Bill would give Montana walleyes native status.
Legislation aimed at giving Montana walleyes native species status has drawn praise from walleye anglers and fire from trout fans. Introduced by Republican Sen. Don Steinbeisser, the measure would declare Sander vitreus a native wildlife species, meaning it historically occurred in Montana.
Such a designation could mean enhanced fishery management, though the state already classifies walleye as a gamefish and stocks them in a number of state lakes. In 2008, 15.5 million walleye fry and 2 million fingerlings were released in Fort Peck Reservoir alone. Still, if a native species like trout is in jeopardy, non-natives (as walleyes are currently classified) may be eliminated to protect it.
According to the Montana Natural Heritage Program, operated by the University of Montana, there are conflicting opinions among experts as to whether the walleye is native to Montana or not. Part of the controversy hinges on records dating back to the summer of 1805, when Lewis and Clark's Corps of Discovery failed to capture walleyes in the waters of what would become Montana.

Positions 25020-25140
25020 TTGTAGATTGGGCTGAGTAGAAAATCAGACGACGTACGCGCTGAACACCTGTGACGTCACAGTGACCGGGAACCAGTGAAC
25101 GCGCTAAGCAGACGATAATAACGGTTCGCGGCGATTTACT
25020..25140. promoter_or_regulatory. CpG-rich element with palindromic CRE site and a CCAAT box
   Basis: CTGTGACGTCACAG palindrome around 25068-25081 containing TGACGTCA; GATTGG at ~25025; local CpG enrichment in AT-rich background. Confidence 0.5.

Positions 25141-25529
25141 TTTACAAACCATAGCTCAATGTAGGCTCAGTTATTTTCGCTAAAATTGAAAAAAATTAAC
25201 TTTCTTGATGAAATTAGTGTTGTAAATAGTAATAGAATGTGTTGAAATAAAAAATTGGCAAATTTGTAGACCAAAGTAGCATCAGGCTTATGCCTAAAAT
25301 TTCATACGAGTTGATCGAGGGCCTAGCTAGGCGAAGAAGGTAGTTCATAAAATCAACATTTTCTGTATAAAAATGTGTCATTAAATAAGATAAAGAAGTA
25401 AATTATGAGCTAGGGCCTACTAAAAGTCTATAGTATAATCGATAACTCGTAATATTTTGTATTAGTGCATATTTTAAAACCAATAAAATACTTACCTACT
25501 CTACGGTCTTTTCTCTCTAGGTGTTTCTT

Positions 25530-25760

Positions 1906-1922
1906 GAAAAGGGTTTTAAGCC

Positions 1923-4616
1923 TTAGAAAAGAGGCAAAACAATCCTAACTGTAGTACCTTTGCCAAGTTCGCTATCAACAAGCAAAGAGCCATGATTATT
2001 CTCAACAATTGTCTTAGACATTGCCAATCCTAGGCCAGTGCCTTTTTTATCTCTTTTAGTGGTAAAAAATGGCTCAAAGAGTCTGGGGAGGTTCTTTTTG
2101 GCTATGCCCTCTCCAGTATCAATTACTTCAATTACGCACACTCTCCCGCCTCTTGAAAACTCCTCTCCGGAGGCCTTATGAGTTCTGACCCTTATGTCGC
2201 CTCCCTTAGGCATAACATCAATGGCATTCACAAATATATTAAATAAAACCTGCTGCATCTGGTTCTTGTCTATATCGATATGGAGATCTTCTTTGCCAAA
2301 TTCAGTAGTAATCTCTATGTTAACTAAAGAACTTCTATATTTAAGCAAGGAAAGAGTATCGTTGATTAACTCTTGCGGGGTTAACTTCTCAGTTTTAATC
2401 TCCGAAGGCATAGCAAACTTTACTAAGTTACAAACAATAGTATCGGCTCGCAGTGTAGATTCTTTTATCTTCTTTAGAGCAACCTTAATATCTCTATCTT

But the walleye is indigenous to the Mississippi and Missouri river systems, and classified by the U.S. Geological Survey as native to neighboring Wyoming and North and South Dakota. Bob Gilbert, executive director of Walleyes Unlimited Montana, believes "walleyes were here all the time." Spokespersons for the Montana chapter of Trout Unlimited disagree, fearing that to classify walleyes as natives could ultimately hurt the state's trout. So far, the Montana Fish, Wildlife and Parks Commission has not taken a position either way. At press time the bill was tabled; for updates visit the Montana Legislature website at: leg.mt.gov.
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|Title Annotation:||LEGISLATIVE WATCH|
|Article Type:||Brief article|
|Date:||May 1, 2009|
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